Chick-fil-A plans first store on Atlanta’s westside
By Maria Saporta
As published in the Atlanta Business Chronicle on October 2, 2015.
Earlier this year, Chick-fil-A CEO Dan Cathy made a plea to local leaders to help revitalize the blighted communities on the west side of downtown as a way to bridge the divide between the haves and the have-nots.
Now Cathy is putting money where his mouth is. Chick-fil-A Inc. will be locating one of its stores at the corner of Martin Luther King Jr. Drive and Joseph E. Lowery Boulevard next to the existing Walmart. As the first Chick-fil-A in that part of town, the store is expected to create at least 50 to 60 jobs in that community.
Not only that. At the Council for Quality Growth’s Four Pillar Award dinner on Oct. 1, Cathy also was to tell to attendees that the Chick-fil-A Foundation would be donating a total of $300,000 to the Westside Future Fund, an entity that has been established to serve as a focal point for corporate and philanthropic donors wanting to invest in the Vine City, English Avenue and surrounding communities.
“Individuals and businesses are going to have to be willing to prime the pump and get the fly wheels to start spinning again,” Cathy said in an interview a few days before the dinner. “We are going to try to stop this socio-economic divide that’s seen in so many urban markets. We are going to take a stand with others including the Arthur M. Blank Family Foundation.”
The spotlight on the west side has intensified with the building of the new Mercedes-Benz Stadium adjacent to the existing Georgia Dome. Early on, Atlanta Falcons owner Arthur Blank said the investment in the stadium needed to be done in concert with the revitalization of the surrounding neighborhoods.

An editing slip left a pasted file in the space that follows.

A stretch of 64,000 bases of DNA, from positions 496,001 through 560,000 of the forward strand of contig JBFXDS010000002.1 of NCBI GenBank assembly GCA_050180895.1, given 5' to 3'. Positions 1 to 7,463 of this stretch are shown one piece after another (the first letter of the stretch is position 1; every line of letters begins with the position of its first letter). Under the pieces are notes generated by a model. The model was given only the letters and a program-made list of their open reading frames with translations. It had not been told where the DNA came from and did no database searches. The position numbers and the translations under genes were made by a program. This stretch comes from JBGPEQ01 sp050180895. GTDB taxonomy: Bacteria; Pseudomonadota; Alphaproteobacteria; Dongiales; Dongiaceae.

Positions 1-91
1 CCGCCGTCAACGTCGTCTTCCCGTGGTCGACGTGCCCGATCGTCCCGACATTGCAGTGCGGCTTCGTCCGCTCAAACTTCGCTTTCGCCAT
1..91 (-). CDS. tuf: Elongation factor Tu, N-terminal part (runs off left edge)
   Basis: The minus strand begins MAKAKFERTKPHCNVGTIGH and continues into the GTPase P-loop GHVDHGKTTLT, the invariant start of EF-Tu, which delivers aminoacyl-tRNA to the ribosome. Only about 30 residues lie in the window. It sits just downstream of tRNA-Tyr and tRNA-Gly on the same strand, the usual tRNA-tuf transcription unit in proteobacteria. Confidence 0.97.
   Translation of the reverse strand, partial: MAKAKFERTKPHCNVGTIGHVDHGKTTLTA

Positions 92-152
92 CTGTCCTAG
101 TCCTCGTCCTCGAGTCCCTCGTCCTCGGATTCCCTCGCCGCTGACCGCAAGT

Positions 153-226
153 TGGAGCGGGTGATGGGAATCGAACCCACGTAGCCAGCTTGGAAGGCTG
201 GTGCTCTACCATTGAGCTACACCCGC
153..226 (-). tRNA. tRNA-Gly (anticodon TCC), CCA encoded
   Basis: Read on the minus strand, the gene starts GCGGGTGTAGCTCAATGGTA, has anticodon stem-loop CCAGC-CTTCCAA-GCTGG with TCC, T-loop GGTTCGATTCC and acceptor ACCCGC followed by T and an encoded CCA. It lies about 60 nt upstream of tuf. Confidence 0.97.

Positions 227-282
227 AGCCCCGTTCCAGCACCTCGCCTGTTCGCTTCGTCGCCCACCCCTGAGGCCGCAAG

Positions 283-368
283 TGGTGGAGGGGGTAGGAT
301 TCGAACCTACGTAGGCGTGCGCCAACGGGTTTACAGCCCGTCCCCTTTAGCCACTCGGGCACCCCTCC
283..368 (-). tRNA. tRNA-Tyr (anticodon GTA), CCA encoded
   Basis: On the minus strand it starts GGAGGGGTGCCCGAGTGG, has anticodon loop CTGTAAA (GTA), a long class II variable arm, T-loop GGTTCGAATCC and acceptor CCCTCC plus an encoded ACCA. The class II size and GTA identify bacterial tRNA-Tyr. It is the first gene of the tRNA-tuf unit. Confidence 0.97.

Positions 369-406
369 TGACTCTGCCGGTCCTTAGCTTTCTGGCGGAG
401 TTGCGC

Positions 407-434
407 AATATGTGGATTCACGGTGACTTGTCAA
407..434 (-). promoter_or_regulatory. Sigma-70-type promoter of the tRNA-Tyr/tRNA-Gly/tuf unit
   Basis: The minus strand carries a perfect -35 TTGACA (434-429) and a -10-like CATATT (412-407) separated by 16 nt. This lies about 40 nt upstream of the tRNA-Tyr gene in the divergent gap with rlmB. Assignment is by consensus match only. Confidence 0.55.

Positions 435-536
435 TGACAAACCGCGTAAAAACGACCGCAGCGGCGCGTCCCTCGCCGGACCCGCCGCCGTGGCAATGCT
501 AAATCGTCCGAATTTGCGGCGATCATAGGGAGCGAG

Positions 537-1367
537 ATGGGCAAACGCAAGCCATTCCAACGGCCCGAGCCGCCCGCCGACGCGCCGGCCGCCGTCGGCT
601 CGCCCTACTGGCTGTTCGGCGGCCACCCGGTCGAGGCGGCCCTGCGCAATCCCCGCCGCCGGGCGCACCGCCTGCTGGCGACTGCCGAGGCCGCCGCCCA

Cathy further nailed home the sentiment when he described Northside Drive as the great dividing line in the city – separating a prosperous downtown from Atlanta’s poorest neighborhoods – suffering from vacant lots, dilapidated buildings, high crime rates, drug use, poor education outcomes and other urban challenges.
That led to a meeting between Cathy and Blank on March 12 as the two billionaires danced around how they viewed the challenges and opportunities on the west side.
At one point, Blank asked Cathy why Chick-fil-A didn’t have a store in the community.
“It certainly wasn’t the first time that thought came to mind,” Cathy said of Blank’s observation.
In fact, Rodney Bullard, executive director of the Chick-fil-A Foundation, said the company had been considering the area long before that meeting.
“We wanted to study it,” Bullard said, adding that the company connected with Jerome Russell, owner of the property. “We didn’t want to put a store in the community out of charity. We wanted to do it because we believe in the potential of this neighborhood.”
As a company, Chick-fil-A has multiple expansion opportunities, and Cathy said he has to wrestle with the chain’s financial resources when deciding new locations.
“We had to say no to a restaurant in Seattle,” Cathy said. “We are going take that funding and invest it in an area that doesn’t have the demographics. But whenever you have big risk, you have the potential for big upside rewards. We think this could be the catalyst to leverage new development in the area. We are going to invest in the flywheel.”
The restaurant is expected to open by early to mid-2017. Bullard said the company expects to select a franchisee early next year.